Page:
19th MLK Symposium resonates with current event connections
The 19th Annual Rev. Dr. Martin Luther King Symposium will have a current events feel as its theme, "A time to break silence," will recall both King's opposition to what he called an unjust foreign war, and his fight against povertya lingering problem as revealed in the media glare following Hurricane Katrina.
The theme also poignantly recalls the recent passing of Rosa Parks, whose legacy will be honored during the 2006 campus-wide symposium.
Actress and playwright Anna Deavere Smith, who has starred in the feature film "Philadelphia" and on the TV series "The West Wing" among other roles, has been selected as the keynote speaker by the 40-member MLK Symposium Planning Committee, which coordinates roughly 75 symposium-related events in January-February.
Deavere Smith's work that explores the American character and our multifaceted national identity has been acclaimed by the media, critics and audiences across the country. The New York Times has called her "the ultimate impressionist: she does people's souls."
The MacArthur Foundation awarded Deavere Smith a prestigious fellowship in 1996, saying she "has created a new form of theatre—a blend of theatrical art, social commentary, journalism and intimate reverie." She will address the University community in a program at 10 a.m. Jan. 16 at Hill Auditorium.
The Norwegian Nobel Committee awarded King its Nobel Peace Prize for his work during the Civil Rights Movement of the 1950s and '60s. King ultimately connected the African-American struggle for equality in the United States with the struggles of others, regardless of race or ethnicity, throughout the world.
" 'A time to break silence' comes from a speech Martin Luther King made to clergymen with respect to the Vietnam War on April 4, 1967," notes John Matlock, associate vice provost and director of Academic Multicultural Initiatives. "He encouraged his fellow ministers that they had a responsibility to speak out on critical national issues, no matter how unpopular it might make them."
King came out against U.S. involvement in that war, which alienated some Americans including some in the Civil Rights Movement. "The committee chose the theme not so much for the content of the (April 4) speech but for the message of the statement itself. You can actually take action to break the silence," Matlock says.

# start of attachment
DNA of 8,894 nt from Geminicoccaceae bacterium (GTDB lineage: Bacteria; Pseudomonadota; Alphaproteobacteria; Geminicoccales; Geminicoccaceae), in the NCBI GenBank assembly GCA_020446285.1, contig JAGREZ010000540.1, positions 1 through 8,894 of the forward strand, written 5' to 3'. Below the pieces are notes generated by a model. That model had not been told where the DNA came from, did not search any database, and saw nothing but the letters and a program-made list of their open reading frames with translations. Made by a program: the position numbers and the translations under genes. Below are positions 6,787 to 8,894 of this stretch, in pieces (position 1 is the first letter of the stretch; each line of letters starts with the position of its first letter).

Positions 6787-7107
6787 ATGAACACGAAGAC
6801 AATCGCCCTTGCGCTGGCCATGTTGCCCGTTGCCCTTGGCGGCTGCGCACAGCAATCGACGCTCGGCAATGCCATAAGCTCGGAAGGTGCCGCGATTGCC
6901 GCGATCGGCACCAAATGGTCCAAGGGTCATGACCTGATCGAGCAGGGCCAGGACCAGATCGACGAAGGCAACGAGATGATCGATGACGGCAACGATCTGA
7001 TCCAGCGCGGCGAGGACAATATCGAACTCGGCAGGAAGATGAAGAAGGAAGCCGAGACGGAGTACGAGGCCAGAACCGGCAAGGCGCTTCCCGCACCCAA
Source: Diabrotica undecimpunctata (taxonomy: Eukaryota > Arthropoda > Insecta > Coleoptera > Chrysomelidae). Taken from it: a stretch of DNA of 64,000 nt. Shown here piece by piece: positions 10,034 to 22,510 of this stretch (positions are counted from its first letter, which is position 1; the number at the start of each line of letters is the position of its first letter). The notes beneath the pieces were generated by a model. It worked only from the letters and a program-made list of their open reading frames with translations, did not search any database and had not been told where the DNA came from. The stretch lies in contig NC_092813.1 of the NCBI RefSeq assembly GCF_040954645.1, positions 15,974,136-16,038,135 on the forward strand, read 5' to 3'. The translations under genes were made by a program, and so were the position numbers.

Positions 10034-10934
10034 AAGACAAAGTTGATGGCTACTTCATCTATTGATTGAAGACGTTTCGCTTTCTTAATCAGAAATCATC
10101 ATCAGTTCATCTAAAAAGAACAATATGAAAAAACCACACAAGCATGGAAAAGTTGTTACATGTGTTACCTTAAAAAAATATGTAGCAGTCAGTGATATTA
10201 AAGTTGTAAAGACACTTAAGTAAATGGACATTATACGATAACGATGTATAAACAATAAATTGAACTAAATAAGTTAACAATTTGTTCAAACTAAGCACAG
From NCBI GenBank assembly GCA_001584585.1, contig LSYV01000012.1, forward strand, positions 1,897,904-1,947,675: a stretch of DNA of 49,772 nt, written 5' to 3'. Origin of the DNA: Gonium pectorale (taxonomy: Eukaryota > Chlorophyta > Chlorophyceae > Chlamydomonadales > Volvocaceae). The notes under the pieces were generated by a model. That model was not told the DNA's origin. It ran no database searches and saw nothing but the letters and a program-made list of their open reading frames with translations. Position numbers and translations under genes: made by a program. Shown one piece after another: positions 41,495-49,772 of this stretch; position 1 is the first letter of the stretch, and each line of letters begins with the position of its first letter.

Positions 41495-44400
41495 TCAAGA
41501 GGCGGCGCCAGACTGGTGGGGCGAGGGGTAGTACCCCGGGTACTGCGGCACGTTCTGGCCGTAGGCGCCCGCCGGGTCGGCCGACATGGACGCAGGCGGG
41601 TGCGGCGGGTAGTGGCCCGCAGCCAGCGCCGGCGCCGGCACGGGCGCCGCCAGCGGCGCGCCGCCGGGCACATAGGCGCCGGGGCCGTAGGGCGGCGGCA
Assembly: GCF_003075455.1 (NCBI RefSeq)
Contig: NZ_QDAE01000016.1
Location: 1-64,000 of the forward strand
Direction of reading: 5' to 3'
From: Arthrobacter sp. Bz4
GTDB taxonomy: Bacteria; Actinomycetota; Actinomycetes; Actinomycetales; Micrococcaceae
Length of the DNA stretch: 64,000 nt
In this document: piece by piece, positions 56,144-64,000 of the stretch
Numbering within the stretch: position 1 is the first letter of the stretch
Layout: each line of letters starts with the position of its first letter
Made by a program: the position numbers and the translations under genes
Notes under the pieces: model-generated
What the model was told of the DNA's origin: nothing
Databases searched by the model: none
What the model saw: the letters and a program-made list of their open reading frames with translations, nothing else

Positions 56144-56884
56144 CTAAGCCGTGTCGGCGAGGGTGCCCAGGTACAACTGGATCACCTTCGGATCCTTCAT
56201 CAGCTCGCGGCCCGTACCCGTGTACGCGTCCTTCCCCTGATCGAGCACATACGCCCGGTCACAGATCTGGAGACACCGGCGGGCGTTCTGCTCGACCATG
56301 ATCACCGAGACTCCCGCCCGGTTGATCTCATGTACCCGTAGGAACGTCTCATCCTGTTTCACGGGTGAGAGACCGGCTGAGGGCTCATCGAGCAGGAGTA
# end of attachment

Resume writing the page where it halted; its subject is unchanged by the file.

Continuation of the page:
Gena Flynn, coordinator for the MLK Symposium, says that in order for University departments, campus organizations and student groups to have their 2006 events listed in the commemorative program book honoring Dr. King, they need to register their MLK-related events by logging on to www.mlksymposium.umich.edu/. The deadline is Dec. 8.
"Breaking the silence comes in many different shapes and forms. It doesn't necessarily mean making a vocal protest," Flynn says. "Mrs. Rosa Parks' act in simply remaining seated was in fact breaking the silence." Parks' action kindled the yearlong Montgomery, Ala. bus strike, which ultimately brought Dr. King and the Civil Rights Movement to world prominence.
Following Parks' death at age 92 on Oct. 25, "We started thinking immediately how we could recognize her legacy," says Matlock. He recalls the time in the mid-90s when Parks participated in a pre-college program on campus with a group of high school students and the emphasis that she placed on education.
With Parks' death and subsequent eulogies still fresh in the public mind, he says the symposium committee is dedicating this year's commemorative program booklet to honor her contribution to the Civil Rights Movement. "There is definitely a relationship between Mrs. Parks and Dr. King, and we often spoke about that relationship," said Matlock, who worked with Parks for five years in the office of Congressman John Conyers.
In keeping with the event theme, organizers note King always spoke out against social injustices, which included povertya lingering condition brought to light by another recent event, Hurricane Katrina and the destruction it wreaked on Mississippi and Louisiana.
"As we celebrate the life and teachings of Dr. King, we, too, have a duty to honor him by overcoming our apathy and silence," said Lester Monts, Senior Vice Provost for Academic Affairs and Senior Counselor to the President for the Arts, Diversity, and Undergraduate Affairs. "This apathy manifests itself on issues such as poverty, global warming, educational standards, international conflict and wars, health care, housing, and hate crimes. Not even an assassin's bullet could silence a voice that represented the voices of millions. That is exactly why the MLK Symposium Committee selected that trenchant statement as this year's theme."
Over the years, the University traditionally has sponsored one of the most comprehensive observances of any campus on King and his life. Approximately 75 events by students, faculty and staff will be sponsored in January, including lectures by author Michael Eric Dyson, Charlene Teters of the National Coalition on Racism in Sports and the Media, Professor C.K Prahalad on international poverty, a student/community poetry slam featuring Saul Williams, the School of Education annual MLK Day Children's Program, Project Serve's Annual Day of Community Service, the University Music Society's performance by the award winning Gospel group Take 6, and Hot 8a jazz band from New Orleans.
For additional information, including a schedule of event please visit www. mlksymposium.umich.edu or contact Flynn at 936-1055, firstname.lastname@example.org